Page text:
New immunotherapy for rheumatoid arthritis successful in mice

A promising immunotherapy for rheumatoid arthritis is proving successful in mouse models. Rheumatoid arthritis, known as rheumatism, has so far had no effective treatment. Research of Daniƫlle ter Braake of the Faculty of Veterinary Medicine is a step in the right direction. On May 21, 2024, ter Braake will defend her PhD thesis at Utrecht University.

The new technique uses nanoparticles, which influence the immune system in a very targeted way. The treatment proves effective not only in preventing rheumatoid arthritis, but also in treating symptoms in mice.

Existing treatments

Current therapies for rheumatoid arthritis focus on improving patients' quality of life by relieving symptoms. The downside of these drugs is that they do not target and affect the entire immune system. As a result, patients become susceptible to other diseases. The so-called antigen-specific immunotherapies from ter Braake and colleagues' research could provide an excellent solution for this.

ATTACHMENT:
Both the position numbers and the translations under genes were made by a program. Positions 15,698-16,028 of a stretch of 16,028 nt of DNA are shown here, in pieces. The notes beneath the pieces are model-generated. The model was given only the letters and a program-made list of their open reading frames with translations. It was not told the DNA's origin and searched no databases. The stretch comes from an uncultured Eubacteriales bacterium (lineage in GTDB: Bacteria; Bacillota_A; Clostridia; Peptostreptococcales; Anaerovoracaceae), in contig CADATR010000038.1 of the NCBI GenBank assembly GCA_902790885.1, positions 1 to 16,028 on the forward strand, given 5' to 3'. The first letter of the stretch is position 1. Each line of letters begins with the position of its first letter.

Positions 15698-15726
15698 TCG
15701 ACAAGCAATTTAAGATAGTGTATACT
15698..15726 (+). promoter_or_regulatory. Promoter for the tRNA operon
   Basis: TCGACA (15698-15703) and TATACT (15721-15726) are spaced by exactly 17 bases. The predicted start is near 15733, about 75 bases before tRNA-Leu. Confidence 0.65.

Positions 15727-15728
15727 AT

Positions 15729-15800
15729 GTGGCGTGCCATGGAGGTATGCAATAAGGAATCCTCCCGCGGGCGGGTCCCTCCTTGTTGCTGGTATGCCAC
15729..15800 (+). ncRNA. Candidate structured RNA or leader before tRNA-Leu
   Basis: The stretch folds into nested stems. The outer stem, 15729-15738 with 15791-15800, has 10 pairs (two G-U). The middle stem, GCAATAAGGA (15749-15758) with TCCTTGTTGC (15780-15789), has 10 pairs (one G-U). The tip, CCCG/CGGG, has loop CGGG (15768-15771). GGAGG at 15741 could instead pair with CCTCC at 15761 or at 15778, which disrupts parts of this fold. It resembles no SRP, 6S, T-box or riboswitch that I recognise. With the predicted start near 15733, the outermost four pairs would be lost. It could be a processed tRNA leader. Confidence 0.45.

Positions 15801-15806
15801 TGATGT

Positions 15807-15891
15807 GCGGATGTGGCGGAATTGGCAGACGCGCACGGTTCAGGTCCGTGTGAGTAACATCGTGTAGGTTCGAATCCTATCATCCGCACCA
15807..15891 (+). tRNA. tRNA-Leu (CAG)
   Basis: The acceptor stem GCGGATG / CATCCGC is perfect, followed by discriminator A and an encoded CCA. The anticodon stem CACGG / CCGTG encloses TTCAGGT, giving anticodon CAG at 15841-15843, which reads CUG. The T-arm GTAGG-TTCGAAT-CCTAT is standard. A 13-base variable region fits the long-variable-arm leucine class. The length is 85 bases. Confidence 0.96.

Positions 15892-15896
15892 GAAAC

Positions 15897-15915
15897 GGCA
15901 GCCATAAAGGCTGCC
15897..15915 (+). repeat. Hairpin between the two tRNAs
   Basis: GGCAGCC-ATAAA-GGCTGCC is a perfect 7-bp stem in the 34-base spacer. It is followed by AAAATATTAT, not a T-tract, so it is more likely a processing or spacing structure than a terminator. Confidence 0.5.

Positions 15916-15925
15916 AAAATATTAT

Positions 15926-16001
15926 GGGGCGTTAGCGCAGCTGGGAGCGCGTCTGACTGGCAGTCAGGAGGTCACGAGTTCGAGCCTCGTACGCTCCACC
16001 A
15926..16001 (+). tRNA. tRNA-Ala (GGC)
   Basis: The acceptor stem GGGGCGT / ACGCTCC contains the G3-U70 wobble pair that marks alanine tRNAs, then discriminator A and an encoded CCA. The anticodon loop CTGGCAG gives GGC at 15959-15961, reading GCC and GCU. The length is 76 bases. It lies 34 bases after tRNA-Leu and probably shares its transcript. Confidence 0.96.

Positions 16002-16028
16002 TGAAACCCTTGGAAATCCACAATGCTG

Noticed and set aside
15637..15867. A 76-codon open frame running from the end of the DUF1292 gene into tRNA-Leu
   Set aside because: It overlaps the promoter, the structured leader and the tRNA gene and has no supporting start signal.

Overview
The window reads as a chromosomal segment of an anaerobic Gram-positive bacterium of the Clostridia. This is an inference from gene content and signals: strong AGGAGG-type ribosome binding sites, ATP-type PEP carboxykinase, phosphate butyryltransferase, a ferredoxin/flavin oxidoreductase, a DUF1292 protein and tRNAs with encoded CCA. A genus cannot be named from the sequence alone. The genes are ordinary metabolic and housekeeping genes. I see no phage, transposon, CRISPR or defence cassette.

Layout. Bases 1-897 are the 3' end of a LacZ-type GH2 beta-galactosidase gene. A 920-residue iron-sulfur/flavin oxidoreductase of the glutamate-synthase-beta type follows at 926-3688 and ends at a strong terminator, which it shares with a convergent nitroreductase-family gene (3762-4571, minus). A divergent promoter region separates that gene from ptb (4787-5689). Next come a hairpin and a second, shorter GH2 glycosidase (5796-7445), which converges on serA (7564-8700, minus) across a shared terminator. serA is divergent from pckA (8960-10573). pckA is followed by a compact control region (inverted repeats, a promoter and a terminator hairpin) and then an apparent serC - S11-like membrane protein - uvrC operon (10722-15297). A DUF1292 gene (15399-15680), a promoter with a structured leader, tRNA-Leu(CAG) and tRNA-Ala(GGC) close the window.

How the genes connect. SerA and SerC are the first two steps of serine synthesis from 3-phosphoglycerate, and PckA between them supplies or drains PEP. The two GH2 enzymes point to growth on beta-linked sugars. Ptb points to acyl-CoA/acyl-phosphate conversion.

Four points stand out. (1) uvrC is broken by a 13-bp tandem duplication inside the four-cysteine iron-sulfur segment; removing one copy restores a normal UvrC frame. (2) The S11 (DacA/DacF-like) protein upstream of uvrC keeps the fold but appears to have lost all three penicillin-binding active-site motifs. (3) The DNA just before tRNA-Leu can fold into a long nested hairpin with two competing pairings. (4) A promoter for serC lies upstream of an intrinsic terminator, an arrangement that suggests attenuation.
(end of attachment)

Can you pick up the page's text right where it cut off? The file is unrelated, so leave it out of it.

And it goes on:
From mouse model to humans

"When you place one puzzle piece on one side, ten more come loose on the other", ter Braake says of autoimmunity research. "A treatment for humans is still far away. More research is needed for that. However, the technique found is a fundamental step in immunology to make treatments better in the long run."

Scientists can now research whether this therapy also works for other autoimmune models

The nanoparticles are an important factor. They act as tiny envelopes for the drug and ensure that exactly the right link in the immune system is targeted. Thus, the treatment prevents harmful side effects to the immune system. This principle is promising and can now be tested for other autoimmune models.